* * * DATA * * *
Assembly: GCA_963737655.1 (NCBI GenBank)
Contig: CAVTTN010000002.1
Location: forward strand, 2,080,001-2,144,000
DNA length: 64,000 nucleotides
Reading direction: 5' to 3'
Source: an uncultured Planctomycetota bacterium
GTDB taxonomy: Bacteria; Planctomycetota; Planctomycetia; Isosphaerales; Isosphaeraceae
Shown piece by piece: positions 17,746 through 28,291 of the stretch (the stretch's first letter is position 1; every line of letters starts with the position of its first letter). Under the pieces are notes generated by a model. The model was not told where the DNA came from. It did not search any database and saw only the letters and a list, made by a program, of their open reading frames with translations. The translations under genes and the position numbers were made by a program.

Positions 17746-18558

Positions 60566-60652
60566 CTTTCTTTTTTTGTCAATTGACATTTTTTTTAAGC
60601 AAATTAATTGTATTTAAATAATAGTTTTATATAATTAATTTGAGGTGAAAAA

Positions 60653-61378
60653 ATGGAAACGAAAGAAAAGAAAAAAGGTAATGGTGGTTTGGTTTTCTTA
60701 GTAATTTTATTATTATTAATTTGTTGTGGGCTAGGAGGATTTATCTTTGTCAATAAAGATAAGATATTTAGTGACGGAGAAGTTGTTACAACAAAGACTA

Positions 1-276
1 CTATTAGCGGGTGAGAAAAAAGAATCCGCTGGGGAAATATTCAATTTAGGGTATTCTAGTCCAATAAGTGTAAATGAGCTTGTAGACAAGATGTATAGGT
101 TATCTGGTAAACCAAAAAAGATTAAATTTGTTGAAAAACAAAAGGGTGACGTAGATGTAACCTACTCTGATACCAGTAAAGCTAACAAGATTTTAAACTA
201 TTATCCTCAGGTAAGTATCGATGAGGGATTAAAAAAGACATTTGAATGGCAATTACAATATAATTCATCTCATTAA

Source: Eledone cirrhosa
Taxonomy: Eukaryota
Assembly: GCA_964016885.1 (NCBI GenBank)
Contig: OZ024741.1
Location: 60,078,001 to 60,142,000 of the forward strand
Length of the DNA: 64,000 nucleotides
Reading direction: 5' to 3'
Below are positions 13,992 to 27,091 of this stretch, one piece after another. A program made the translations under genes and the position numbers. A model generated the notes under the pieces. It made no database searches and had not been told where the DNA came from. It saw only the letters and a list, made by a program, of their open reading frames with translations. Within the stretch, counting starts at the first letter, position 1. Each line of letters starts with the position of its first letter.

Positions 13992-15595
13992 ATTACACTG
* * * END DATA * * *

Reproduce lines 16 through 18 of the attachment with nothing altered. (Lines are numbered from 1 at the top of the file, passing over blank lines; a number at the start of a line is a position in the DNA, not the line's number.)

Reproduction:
Positions 1-276
1 CTATTAGCGGGTGAGAAAAAAGAATCCGCTGGGGAAATATTCAATTTAGGGTATTCTAGTCCAATAAGTGTAAATGAGCTTGTAGACAAGATGTATAGGT
101 TATCTGGTAAACCAAAAAAGATTAAATTTGTTGAAAAACAAAAGGGTGACGTAGATGTAACCTACTCTGATACCAGTAAAGCTAACAAGATTTTAAACTA